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Re: Micro USB B vs barrel jacks
« Reply #19 on: February 05, 2013, 05:14:08 pm »
Hur. Apple Magsafe jacks, 'till you use one and have it catch fire. The japanese had magnetic AC jacks like forever running several amps and not creating much heat if at all on kettles  ;)

About the USB negotiation thing, if this was 2002 sure. But motherboard makers don't give a damn anymore since then, take a modern desktop (Please, none of the P4 crap) and see how much current can you draw with the negotiation thing!
And well, if anyone's been watching, at least on the new ones the USB ports aren't 4 by 4 hubs but rather individual data + power lines at least on the proper ones
Yes, you can draw more than 2.5A on those "turbo" ports on some cases but that's not it
Now you can get 2A polyfuses on single ports and even minimum 1.5A or possibly 3A USB currents from Gigabyte
« Last Edit: February 05, 2013, 05:16:18 pm by T4P »
 

Offline ejeffrey

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Re: Micro USB B vs barrel jacks
« Reply #20 on: February 05, 2013, 05:59:07 pm »
That's what the spec says and while true in theory, are there many cases in practice where ports have been damaged by just trying to get 500mA from them? I'd say it's rare...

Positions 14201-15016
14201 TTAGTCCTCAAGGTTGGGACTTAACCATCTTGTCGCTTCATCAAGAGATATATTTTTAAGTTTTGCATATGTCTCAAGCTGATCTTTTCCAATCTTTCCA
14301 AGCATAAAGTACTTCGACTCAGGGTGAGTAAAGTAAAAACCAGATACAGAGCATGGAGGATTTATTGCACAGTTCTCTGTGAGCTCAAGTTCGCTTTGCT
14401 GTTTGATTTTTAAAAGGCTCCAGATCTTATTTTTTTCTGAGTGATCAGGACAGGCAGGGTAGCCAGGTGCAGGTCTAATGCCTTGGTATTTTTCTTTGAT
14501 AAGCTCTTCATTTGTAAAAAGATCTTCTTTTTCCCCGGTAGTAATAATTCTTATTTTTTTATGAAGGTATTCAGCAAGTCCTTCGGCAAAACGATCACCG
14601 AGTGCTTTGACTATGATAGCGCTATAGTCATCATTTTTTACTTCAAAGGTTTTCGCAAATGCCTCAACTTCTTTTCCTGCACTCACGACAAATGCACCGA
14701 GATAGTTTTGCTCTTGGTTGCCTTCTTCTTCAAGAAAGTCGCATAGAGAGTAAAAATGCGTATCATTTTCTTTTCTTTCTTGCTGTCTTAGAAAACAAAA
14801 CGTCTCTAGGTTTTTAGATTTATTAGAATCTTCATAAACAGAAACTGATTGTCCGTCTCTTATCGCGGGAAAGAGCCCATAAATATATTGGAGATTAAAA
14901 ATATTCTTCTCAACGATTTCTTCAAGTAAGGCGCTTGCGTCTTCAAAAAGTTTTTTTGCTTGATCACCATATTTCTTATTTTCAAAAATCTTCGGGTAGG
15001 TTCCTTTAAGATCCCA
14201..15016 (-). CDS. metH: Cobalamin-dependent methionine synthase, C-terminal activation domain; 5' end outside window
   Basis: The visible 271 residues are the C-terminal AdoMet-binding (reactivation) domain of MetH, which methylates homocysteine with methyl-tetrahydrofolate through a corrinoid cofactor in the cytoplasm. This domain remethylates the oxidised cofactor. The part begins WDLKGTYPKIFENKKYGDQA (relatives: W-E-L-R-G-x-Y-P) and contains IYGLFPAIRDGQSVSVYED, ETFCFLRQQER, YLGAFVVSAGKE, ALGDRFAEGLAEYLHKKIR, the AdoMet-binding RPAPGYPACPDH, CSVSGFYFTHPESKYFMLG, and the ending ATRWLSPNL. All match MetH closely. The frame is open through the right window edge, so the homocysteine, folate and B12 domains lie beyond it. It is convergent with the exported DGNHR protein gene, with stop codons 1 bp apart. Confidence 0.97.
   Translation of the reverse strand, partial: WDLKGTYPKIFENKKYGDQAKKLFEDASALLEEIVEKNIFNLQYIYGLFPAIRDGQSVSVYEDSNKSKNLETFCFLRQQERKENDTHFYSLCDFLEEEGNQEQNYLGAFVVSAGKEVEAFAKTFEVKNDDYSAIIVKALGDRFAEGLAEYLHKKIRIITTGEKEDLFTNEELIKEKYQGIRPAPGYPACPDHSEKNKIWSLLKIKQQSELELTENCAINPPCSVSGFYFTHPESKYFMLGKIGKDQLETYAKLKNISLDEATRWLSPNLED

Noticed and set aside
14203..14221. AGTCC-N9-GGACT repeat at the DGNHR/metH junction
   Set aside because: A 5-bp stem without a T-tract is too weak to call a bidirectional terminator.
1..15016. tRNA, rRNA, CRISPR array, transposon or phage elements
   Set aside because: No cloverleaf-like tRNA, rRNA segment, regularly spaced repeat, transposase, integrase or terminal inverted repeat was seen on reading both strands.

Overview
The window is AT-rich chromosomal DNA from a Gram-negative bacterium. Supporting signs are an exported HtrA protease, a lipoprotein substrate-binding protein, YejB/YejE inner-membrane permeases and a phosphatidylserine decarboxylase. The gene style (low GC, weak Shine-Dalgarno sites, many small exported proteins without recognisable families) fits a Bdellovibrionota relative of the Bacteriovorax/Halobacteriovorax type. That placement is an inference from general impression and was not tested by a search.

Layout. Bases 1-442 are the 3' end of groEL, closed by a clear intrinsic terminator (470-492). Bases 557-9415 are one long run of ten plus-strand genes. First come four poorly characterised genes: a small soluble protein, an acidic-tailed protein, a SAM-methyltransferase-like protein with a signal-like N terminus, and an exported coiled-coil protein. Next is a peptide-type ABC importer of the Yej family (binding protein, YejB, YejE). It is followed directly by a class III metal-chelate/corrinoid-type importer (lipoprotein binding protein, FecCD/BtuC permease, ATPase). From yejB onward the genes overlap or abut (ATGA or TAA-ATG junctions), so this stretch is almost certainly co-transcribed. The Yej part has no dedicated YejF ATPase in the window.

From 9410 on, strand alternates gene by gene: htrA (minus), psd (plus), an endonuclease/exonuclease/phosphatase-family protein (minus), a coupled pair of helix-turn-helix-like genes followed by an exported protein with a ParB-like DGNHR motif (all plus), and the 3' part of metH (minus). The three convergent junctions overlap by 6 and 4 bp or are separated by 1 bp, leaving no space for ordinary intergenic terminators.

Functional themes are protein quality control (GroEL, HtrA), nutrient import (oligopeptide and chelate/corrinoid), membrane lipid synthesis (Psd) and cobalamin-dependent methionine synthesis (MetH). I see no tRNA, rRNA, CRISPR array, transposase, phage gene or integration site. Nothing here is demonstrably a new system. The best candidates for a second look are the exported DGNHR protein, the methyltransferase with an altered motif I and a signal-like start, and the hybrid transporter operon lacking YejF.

I don't know about any cases where ports have been damaged by drawing only 500 mA.  It used to be common to have ports damaged by overcurrent when cheap mobo manufacturers didn't put polyfuses on the USB power.

Still, it is a bad thing to do.  You can't control whether the user (even if the user is you) will plug a 500 mA device into a port that is genuinely only capable of supplying 100 milliamps (i.e., but powered hub).  This can cause the whole bus powered hub to lose power, shutting off every device connected.  If one of those is a USB flash drive or a hard drive, you have a very real probability of data loss.  I actually don't give a rat's ass about hardware damage, hardware is easily replaceable.  But data loss is unacceptable.  Admittedly this is a bit of an unusual scenario, but it is definitely a real world possibility, not just theoretical musings on the USB spec.

So go ahead and use your fake USB coffee warmers and whatever, but you are just fooling yourself if you think that there it is guaranteed to work, or guaranteed not to cause problems for other parts of your system.

The new USB power delivery specification actually addresses this, allowing power to be negotiated separately from data, and to exceed the 500 mA limit.  It is essentially an extension of the "short the D pins together" standard that can work with normal host ports and negotiate different power levels.  However, I don't know if any devices in the wild actually implement it yet, and I don't know how hard it is to use.